4️⃣ Fire

An interesting observation in this list is that both the grave and fire are symbols of death and destruction whereas a womb and water signify life. In Agur's example, the earth is devoid of water and the womb is devoid of a child. Thus, all four examples point toward death and the loss of life. Each of these are consequences of sin and gloated over by the devil. The devil will never be satisfied, which is why God will have to intervene to put an end to the devil's treachery once and forever. Directly after listing these four things, Agur speaks of the punishment that will come to those who do not obey their parents.

Proverbs 30:17 is reminiscent of Luke 17:37.

4 Things too Wonderful

Agur continues by telling us certain things are too wonderful for him to know. Each of thing listed leave little to no trace for our eyes to see. Psalm 139:6 also uses this phrasing.

1️⃣ Way of an eagle in the air

2️⃣ Way of a serpent upon a rock

3️⃣ Way of a ship in the sea

4️⃣ Way of a man with a maid

For each of the above, there are many things that can be inferred—common sense tells us the eagle has been in the air and the ship has been in the sea. If we are in a rocky terrain where snakes are naive, we can assume they crawled upon the rocks. The way a man and woman exchange looks or words can be telling of a relationship as well. However, without being present at the time of event and witnessing it without our own eyes, it is hard to prove that such things have occurred. God is the same when acting in our lives. We may feel His presence, but from the outside, other will not necessarily be able to identify His presence unless they are familiar with Him.

Before moving on to another list, Agur mentions an adulterous woman, which seems to be a continuation of the description concerning a man with a maid. As I mentioned earlier, things such as rings and displays of affection in public give away a relationship. With adultery, the participants would want to eliminate suspicion and thus there would likely be no evidence of the relationship to protect both parties.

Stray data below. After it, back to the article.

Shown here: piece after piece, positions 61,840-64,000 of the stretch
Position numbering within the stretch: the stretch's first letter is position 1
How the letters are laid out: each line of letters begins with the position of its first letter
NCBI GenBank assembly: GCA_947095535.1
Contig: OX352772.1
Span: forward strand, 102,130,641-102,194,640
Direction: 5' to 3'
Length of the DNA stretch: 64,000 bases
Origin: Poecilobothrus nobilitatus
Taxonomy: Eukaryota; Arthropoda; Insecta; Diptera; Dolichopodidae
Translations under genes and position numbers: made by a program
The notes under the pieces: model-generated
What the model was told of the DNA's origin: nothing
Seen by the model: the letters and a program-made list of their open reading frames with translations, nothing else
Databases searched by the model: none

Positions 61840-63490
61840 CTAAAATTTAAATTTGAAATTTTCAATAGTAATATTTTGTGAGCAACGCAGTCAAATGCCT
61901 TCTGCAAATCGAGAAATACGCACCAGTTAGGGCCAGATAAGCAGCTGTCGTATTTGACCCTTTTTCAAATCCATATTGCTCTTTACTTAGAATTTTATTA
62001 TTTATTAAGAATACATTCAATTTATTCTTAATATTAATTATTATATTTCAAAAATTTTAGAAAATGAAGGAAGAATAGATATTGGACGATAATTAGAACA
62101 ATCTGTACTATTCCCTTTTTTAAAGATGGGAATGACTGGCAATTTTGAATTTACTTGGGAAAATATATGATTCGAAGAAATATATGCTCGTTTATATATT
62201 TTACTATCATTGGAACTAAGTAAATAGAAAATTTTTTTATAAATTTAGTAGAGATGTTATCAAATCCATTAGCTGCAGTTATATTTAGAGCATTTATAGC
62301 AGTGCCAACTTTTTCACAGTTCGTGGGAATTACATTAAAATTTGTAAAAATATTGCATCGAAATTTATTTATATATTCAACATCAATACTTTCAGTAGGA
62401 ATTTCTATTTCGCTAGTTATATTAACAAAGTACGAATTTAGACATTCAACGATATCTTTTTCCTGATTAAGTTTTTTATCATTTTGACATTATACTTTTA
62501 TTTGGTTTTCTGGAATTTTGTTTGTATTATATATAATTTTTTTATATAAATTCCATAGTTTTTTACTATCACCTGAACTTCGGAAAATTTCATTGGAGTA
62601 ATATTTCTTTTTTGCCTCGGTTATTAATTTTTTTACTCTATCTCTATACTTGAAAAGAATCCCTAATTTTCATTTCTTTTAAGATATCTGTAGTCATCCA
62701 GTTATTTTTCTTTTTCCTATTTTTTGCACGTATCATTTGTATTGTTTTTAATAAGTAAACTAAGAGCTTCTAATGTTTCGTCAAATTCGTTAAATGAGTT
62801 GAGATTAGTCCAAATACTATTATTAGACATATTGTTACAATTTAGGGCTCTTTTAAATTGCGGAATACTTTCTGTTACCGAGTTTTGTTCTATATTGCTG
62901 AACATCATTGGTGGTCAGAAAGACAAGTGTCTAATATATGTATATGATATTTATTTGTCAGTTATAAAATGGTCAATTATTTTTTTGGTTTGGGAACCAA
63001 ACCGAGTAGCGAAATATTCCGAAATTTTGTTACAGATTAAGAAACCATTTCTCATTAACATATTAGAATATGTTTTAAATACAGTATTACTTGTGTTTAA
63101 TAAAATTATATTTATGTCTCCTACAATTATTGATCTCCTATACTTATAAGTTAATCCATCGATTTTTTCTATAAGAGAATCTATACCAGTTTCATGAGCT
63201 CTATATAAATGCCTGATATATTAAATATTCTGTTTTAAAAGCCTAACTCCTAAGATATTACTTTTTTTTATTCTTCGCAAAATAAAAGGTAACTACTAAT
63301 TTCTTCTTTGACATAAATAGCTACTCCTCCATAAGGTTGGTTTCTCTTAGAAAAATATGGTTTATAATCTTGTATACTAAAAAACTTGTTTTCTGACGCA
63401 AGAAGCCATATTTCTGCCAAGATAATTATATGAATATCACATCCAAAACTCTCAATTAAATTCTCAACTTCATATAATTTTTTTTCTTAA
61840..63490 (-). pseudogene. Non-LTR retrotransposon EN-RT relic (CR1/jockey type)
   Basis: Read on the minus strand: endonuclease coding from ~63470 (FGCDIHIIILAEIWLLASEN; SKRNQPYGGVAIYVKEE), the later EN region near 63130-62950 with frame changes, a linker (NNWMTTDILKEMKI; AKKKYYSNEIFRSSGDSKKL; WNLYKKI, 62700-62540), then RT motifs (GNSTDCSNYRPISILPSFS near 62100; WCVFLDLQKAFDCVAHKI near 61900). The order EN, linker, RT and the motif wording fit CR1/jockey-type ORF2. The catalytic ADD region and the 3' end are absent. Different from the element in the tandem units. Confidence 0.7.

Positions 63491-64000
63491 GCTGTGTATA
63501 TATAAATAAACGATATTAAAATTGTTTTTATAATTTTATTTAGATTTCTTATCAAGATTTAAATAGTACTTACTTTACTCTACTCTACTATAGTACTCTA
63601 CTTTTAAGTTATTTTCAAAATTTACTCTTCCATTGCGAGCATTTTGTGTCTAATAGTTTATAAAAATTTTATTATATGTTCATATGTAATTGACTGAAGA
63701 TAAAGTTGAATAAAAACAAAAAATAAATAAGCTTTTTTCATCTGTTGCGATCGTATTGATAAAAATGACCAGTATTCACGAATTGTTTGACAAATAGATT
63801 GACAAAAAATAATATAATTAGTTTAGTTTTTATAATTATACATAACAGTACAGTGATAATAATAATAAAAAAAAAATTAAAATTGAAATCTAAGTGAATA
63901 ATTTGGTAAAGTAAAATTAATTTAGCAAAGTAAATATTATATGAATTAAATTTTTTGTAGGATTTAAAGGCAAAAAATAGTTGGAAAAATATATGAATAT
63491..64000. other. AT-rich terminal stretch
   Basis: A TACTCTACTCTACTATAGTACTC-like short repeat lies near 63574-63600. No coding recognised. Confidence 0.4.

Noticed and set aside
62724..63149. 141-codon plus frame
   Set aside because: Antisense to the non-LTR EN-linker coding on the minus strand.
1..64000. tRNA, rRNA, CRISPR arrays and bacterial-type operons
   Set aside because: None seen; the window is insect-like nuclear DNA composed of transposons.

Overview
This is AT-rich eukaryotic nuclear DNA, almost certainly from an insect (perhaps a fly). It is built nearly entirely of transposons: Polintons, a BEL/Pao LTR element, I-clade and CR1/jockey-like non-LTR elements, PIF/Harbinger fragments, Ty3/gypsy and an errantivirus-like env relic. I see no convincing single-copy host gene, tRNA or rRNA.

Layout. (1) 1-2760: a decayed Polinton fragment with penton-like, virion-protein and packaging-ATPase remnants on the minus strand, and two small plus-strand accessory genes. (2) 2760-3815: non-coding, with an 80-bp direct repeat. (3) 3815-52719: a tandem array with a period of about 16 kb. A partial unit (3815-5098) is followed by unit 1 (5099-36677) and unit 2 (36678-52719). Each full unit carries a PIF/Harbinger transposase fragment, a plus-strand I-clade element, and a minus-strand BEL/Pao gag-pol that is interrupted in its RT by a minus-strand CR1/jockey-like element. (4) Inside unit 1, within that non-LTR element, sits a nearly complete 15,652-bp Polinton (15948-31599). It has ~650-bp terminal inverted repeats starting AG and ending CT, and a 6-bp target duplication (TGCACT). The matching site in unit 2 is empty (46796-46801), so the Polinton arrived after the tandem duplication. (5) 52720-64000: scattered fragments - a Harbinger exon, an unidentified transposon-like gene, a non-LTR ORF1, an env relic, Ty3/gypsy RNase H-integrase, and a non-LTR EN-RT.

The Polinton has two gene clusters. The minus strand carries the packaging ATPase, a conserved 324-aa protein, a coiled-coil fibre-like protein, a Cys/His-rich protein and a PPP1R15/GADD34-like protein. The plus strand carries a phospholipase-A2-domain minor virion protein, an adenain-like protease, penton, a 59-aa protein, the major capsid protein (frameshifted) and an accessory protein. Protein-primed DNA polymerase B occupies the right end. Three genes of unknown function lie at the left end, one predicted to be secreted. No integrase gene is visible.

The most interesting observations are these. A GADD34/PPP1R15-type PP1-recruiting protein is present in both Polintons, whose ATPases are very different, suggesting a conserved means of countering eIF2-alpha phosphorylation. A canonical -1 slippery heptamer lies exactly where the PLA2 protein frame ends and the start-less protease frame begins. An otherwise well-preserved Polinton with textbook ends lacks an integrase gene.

4 Things Disquiet the Earth

Something is disquieting if it causes anxiety or worry. The follow four things are meant to describe the collapse of society, highlighting people in places that they do not belong.

1️⃣ A reigning serpent

2️⃣ A fool filled with meat

3️⃣ An odious woman who is married

4️⃣ A handmaid heir to her mistress

The first is obvious: the devil and the serpent are often used interchangeably. A place where the devil is reigning supreme is definitely going to be a place of anxiety and worry. This probably also refers to crooked human leaders as well.

The second thing in the list is a bit odd, however. I'm led to believe that meat in this verse does not mean food, but information or ammunition. A fool who has been. well fed in foolishness is dangerous. They inspire others to join their foolish thoughts and behaviors.

An odious woman is one who is unpleasant. It is definitely odd to see someone who is unpleasant married, whether they be male or female! When we stop and think about this, we must remember that in prophecy, a woman is often used to symbolize a church. Wouldn't it be concerning for an unruly church to claim unity with Christ (the husband)?

The final example speaks of a handmaid inheriting her mistress' property. My first thought upon reading this was the worry that a maid might kill her mistress before she had children. Surely a woman would leave her possessions to to any children she had, preventing anything to be left to the maid. Someone might infer it was a condemnation of servants rising above their master, but Joshua was Moses' servant before taking Moses' role as leader (Exodus 33:11 and Joshua 1:1). Scholars actually suggest that the property the maid stands to inherit is the husband of her mistress.[2]

While I'm not sure how scholars came to this conclusion, it makes sense. There was a great tension between Hagar and Sarah after Sarah gave Hagar to Abraham as a wife. Although it isn't explicitly mentioned, I'm sure there was tension between Rachel, Leah, and their maids Bilhah and Zilpah who were given to Jacob as wives. Present day there are always concerns about men leaving their wives for the nanny. Therefore I can see how this would be of concern.

4 Things Little, But Wise